- Two "smart" in-home trash cans were introduced last week at CES 2017, a global consumer electronics and consumer technology tradeshow held in Las Vegas.
- Whirlpool announced the Zera Food Recycler, an in-home bin that can turn a week's worth of food scraps into fertilizer, as reported by Waste Today. The appliance works with "a simple push of a button" and can be remotely operated through a mobile app.
- The GeniCan, led by Rob Griffin and David Pestka, was also introduced to allow consumers to keep track of the items they are tossing in waste or recycling bins. The small barcode scanning and voice recognition device can be placed in any existing waste bins, and each item that is scanned on the barcode will be added to a grocery list order that the consumer can then submit through Amazon.
While these trash bins are consumer-focused and will likely not impact the way that many industry professionals operate on a day-to-day basis, they allow consumers to revolutionize the way that they think about trash and recyclables — which is just part of the solution toward increasing diversion rates and decreasing contamination in the waste stream.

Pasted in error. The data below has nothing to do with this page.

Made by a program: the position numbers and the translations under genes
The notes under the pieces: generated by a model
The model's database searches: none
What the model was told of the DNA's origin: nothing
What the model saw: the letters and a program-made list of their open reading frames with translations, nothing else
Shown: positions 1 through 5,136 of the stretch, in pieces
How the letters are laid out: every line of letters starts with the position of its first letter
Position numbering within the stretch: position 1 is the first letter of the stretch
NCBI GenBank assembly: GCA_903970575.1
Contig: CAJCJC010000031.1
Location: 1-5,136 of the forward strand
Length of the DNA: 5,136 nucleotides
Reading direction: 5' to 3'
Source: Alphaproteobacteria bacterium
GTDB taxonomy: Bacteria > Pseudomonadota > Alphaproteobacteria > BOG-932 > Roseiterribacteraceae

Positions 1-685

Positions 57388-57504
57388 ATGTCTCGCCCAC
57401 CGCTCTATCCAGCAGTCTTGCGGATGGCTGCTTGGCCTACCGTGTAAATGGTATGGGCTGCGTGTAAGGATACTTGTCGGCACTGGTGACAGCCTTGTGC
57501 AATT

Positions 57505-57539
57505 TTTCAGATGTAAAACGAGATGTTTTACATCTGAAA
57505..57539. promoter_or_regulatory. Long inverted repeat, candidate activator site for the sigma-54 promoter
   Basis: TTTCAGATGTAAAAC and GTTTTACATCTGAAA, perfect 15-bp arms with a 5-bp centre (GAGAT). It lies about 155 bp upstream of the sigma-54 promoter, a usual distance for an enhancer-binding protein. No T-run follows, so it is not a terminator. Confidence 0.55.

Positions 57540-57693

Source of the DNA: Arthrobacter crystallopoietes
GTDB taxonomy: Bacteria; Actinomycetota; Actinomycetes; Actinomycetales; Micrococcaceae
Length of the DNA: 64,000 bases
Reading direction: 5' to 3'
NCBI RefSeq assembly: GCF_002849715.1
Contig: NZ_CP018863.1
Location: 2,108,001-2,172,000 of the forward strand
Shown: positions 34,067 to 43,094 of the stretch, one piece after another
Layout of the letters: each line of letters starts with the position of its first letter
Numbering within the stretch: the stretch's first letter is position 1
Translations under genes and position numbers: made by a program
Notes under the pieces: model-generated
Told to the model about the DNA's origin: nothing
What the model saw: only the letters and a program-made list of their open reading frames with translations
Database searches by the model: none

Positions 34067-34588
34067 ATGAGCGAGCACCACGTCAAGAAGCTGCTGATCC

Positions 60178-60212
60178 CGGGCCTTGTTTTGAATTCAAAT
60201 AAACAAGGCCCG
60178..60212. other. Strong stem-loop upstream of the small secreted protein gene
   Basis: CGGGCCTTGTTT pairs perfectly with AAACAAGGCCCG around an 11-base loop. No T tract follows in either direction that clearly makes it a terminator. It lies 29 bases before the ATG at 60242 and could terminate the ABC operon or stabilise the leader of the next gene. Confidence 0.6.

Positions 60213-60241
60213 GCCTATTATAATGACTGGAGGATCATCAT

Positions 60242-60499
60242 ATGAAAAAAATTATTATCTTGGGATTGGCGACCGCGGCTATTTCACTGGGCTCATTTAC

Whirlpool's Zera Food Recycler will not only keep organic materials out of the landfill, but will also offer a composting solution to consumers who are not offered organics collection through their hauler. This slim, chic bin is also appealing to consumers who wish to keep their composting somewhat "hidden" among other kitchen devices, however the current $1,199 price tag on the bin may cause most consumers to stick to traditional worm composting bins.
While the GeniCan's functionality is most useful for retail purposes, the concept of allowing consumers to keep track of the waste that they throw out could have some psychological benefits for waste diversion. In the same nature that a "food journal" may be useful for men and women who wish to lose weight, a "waste journal" (or, the list that the GeniCan produces with each scanned item) could cause consumers to reflect on the trash that they generate and consider minimizing the amount of materials that are consumed daily.